Custom Sitecore Powershell Command


Create a class called BatchImportCommandlet inheriting from the PSCmdlet.

using Microsoft.Practices.ServiceLocation;
using Nerium.Business.Insite.ImportExport;
using System.Management.Automation;

namespace Nerium.SitecoreExtensions.SitecorePowerShellExtensions
{
public class BatchImportCommandlet : PSCmdlet
{
}
}

The goal is to call the commandlet with the following name.

import-batch

To specify the command name we will use the Cmdlet property in the class declaration.

[Cmdlet(“Import”, “Batch”)]
public class BatchImportCommandlet : PSCmdlet
{
}
One of the flexibilties of commandlet’s is supporting the ability to pass properties. The property will be required and will be specified in the code using the Manadartory Property. To verify that the value passed is not a empty string I add the ValidateNotNullOrEmpty property. This will allow Powerscript to validate the property is correctly set before executing the code.

[Cmdlet(“Import”, “Batch”)]
public class BatchImportCommandlet : PSCmdlet
{
[Parameter(Mandatory = true)]
[ValidateNotNullOrEmpty]
public string FileName { get; set; }
}

The next step to creating a Powershell Commandlet is by implementing the logic that will be executed. This is implemented by the ProcessRecord function.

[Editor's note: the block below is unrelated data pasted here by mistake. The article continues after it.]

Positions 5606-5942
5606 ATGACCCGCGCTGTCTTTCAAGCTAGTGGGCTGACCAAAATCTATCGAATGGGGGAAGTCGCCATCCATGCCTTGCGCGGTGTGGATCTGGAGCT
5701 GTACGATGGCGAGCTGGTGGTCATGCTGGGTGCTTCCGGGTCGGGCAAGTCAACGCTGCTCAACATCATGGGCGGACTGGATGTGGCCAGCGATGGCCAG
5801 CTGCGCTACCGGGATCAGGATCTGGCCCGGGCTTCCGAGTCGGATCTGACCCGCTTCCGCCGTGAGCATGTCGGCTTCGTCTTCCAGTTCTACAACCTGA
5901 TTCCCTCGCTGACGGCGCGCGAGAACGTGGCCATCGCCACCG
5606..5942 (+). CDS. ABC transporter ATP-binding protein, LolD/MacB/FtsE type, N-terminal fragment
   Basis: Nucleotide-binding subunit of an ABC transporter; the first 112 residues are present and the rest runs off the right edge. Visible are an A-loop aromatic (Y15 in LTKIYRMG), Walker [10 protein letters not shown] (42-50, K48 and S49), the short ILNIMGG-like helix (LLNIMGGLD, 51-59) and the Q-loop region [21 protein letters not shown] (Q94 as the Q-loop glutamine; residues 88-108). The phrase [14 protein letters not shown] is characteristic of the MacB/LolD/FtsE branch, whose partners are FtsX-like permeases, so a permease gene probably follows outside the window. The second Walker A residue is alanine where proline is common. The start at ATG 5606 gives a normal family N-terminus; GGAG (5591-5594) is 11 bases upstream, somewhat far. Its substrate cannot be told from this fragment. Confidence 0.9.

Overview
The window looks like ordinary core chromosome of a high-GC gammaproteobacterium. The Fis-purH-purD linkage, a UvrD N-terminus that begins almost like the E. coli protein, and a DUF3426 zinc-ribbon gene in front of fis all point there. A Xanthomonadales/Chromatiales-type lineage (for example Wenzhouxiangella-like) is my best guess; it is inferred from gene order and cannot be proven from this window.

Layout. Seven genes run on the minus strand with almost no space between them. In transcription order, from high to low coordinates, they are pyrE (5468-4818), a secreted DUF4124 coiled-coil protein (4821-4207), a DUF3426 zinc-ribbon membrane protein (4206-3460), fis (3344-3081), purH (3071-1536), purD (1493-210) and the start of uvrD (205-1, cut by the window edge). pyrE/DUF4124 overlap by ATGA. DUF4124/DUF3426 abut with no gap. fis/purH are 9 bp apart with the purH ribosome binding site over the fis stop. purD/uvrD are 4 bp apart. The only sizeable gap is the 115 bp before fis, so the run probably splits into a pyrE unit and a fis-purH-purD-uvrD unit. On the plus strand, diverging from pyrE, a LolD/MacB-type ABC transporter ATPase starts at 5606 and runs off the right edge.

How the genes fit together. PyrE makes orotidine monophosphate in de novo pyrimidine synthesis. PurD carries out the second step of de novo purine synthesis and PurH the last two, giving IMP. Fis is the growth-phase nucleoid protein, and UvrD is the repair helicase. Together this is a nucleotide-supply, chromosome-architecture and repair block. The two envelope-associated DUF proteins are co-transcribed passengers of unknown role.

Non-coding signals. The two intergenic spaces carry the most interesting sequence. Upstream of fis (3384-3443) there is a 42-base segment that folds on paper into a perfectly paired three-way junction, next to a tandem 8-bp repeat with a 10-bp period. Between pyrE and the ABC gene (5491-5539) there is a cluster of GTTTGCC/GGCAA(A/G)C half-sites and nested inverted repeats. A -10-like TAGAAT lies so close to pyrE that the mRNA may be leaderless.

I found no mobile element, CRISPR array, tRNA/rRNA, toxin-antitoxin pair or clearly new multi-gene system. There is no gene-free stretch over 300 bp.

protected override void ProcessRecord()
{
bool result = ERPImport.Import(FileName);
}

After the code has been run we want to return the results to the user. To return the results we use the WriteObject.

protected override void ProcessRecord()
{
bool result = ERPImport.Import(FileName);

if(utility.Import(FileName))
WriteObject(“Success”);
else
WriteObject(“Failure”);
}

The full class for BatchImportCommandlet is below.
using Microsoft.Practices.ServiceLocation;
using Nerium.Business.Insite.ImportExport;
using System.Management.Automation;

namespace Nerium.SitecoreExtensions.SitecorePowerShellExtensions
{
[Cmdlet(“Import”, “Batch”)]
public class BatchImportCommandlet : PSCmdlet
{
[Parameter(Mandatory = true)]
[ValidateNotNullOrEmpty]
public string FileName { get; set; }

protected override void ProcessRecord()
{
bool result = ERPImport.Import(FileName);

if(utility.Import(FileName))
WriteObject(“Success”);
else
WriteObject(“Failure”);
}
}
}

Finally compile the code and place the dll in the Sitecore bin folder. Then run the command in the Sitecore Powershell Console

Import-Batch -FileName “Foo.xml”

The above approach will allow you to extend Sitecore Powershell to call customer .Net code.
Categories: Uncategorized
Tags: PowerShell;

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